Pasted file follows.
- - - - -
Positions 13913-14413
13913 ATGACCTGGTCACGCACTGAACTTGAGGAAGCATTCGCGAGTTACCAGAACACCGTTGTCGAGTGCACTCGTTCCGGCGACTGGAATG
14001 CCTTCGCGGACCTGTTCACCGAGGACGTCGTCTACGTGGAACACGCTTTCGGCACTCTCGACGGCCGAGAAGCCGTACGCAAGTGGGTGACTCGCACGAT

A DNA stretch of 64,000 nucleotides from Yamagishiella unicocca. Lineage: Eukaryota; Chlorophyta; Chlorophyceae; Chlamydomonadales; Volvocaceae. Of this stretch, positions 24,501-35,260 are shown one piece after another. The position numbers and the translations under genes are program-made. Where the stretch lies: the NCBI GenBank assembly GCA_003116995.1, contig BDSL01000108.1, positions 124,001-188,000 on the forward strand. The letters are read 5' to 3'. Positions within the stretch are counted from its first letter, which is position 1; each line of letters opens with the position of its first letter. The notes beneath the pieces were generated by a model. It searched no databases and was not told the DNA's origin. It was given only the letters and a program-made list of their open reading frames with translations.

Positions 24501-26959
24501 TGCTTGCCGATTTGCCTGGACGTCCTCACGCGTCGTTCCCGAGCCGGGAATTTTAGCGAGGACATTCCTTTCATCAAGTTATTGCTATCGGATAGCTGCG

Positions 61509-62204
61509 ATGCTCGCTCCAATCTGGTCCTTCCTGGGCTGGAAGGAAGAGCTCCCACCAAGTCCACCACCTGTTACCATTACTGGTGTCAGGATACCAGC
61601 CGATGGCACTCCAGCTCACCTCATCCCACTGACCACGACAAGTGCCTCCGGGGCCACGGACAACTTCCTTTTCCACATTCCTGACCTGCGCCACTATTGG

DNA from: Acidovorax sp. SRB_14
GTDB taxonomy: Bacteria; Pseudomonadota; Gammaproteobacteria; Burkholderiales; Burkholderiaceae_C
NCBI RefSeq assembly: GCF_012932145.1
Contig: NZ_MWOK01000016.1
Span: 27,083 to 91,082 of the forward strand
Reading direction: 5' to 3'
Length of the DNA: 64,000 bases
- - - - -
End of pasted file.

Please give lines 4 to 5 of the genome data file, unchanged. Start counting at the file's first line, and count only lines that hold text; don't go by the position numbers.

A DNA stretch of 64,000 nucleotides from Yamagishiella unicocca. Lineage: Eukaryota; Chlorophyta; Chlorophyceae; Chlamydomonadales; Volvocaceae. Of this stretch, positions 24,501-35,260 are shown one piece after another. The position numbers and the translations under genes are program-made. Where the stretch lies: the NCBI GenBank assembly GCA_003116995.1, contig BDSL01000108.1, positions 124,001-188,000 on the forward strand. The letters are read 5' to 3'. Positions within the stretch are counted from its first letter, which is position 1; each line of letters opens with the position of its first letter. The notes beneath the pieces were generated by a model. It searched no databases and was not told the DNA's origin. It was given only the letters and a program-made list of their open reading frames with translations.

Positions 24501-26959